'It's a lifetime risk': Why parents should protect their kids eyes from the sun

The three Lankford sisters love to race around the sidewalks of their neighborhood on scooters. When they do, their father, Mike, knows there's one thing they can't outrun in Florida: The sun.  

That's he why he has them grab a pair of sunglasses when they head outside. 

"We definitely think about it a lot. I always have mine on, so I try to encourage them to wear theirs as well," said Mike.  

Pediatric ophthalmologist Dr. Ronnie Chen, with The Florida Eye Specialist and Cataract Institute, said that's a great idea, but unfortunately, most parents don't do it. One survey found 72% of parents apply sunblock to their kids, but only 30% use sunglasses.

"But it’s the same type of exposure, so really those numbers should be the same," said Dr. Chen.

That's UV, or ultraviolet, exposure. It's something all Floridians need to be aware of. And when it comes to protecting your eyes from UV damage, it's more of a marathon than a sprint.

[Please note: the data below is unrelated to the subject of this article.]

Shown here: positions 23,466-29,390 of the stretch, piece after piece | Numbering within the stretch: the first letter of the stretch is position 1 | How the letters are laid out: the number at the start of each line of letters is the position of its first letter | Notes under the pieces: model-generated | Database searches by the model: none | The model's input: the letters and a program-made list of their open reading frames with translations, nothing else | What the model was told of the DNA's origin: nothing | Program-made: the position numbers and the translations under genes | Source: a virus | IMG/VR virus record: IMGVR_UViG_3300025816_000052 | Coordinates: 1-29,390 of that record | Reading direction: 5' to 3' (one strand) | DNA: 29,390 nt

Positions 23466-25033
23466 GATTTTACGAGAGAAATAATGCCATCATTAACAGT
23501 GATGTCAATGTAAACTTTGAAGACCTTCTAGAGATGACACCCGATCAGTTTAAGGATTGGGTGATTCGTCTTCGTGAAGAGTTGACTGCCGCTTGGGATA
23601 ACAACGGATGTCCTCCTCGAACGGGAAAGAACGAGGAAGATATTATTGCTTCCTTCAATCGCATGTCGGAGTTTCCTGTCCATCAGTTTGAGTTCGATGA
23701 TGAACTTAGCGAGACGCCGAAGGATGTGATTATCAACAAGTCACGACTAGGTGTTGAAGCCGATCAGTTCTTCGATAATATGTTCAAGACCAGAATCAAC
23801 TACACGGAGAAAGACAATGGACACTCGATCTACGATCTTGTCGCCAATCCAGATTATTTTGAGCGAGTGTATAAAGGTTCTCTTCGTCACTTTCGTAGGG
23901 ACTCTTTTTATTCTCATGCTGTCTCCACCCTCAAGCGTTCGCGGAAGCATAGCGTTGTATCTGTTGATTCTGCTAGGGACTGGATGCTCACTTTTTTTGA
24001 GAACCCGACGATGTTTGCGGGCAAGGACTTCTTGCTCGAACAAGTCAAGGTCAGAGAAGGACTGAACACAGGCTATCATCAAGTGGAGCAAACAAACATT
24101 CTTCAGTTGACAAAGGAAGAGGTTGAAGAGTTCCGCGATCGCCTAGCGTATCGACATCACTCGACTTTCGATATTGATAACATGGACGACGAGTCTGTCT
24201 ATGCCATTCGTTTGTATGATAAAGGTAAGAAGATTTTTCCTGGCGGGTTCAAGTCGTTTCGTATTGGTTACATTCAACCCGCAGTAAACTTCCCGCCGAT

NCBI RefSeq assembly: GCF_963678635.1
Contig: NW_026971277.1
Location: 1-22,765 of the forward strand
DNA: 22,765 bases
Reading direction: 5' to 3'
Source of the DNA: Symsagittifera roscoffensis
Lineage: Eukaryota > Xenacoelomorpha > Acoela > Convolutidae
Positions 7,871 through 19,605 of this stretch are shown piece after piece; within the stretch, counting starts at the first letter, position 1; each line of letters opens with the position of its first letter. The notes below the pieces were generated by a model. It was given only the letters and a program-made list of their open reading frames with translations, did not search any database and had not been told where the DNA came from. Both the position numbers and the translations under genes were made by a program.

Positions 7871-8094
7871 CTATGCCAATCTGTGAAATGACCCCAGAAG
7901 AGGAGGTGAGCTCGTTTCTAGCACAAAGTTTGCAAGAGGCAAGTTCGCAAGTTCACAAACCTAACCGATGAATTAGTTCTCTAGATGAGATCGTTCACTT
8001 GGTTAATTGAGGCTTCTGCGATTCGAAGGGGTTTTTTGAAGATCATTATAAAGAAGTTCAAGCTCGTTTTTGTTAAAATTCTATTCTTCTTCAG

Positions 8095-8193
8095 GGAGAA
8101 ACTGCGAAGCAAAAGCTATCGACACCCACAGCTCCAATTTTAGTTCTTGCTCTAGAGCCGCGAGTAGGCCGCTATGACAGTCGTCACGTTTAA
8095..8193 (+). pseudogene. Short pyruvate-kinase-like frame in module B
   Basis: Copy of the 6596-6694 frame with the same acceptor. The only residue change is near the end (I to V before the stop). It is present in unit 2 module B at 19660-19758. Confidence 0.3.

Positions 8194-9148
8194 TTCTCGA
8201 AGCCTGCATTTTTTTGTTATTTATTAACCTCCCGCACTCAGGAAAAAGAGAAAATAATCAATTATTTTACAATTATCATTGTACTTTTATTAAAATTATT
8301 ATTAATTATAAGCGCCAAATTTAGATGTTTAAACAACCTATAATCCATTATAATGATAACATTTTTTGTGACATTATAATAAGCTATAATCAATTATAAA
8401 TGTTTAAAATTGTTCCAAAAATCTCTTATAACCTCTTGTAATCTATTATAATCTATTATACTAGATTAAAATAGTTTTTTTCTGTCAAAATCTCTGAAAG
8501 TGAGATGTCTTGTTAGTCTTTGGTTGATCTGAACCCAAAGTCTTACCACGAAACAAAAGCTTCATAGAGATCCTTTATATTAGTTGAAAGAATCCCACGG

"People who have long term UV exposure, they have a higher risk for developing cataracts, they can get growths on the white of their eyes, and even an increased risk for macular degeneration. It's a lifetime risk," said Dr. Chen.

That's why starting protection, with a pair of sunglasses, at early age is important. They don’t have to be fancy, expensive sunglasses. After all, kids lose everything. 

Dr. Chen says no matter what sunglasses you buy, there's one absolute ‘must-have.’ 

"There is a label. It says UVA/UVB blocking. As long as it says 100% UAV/UAB, you’re good," Dr. Chen said. 

Dr. Chen said if the sunglasses fall off a lot, try sunglasses with a strap. He also said to make sure kids wear polycarbonate lenses that won't shatter during sports. And lastly, don't force the issue if a young child refuses to wear sunglasses, try a hat until they're a little older, Dr. Chen suggested. 

It's all about keeping a healthy balance with one of Florida's greatest features.

 "We don’t have to be terrified of the sun, we just need to be reasonable," said Dr. Chen.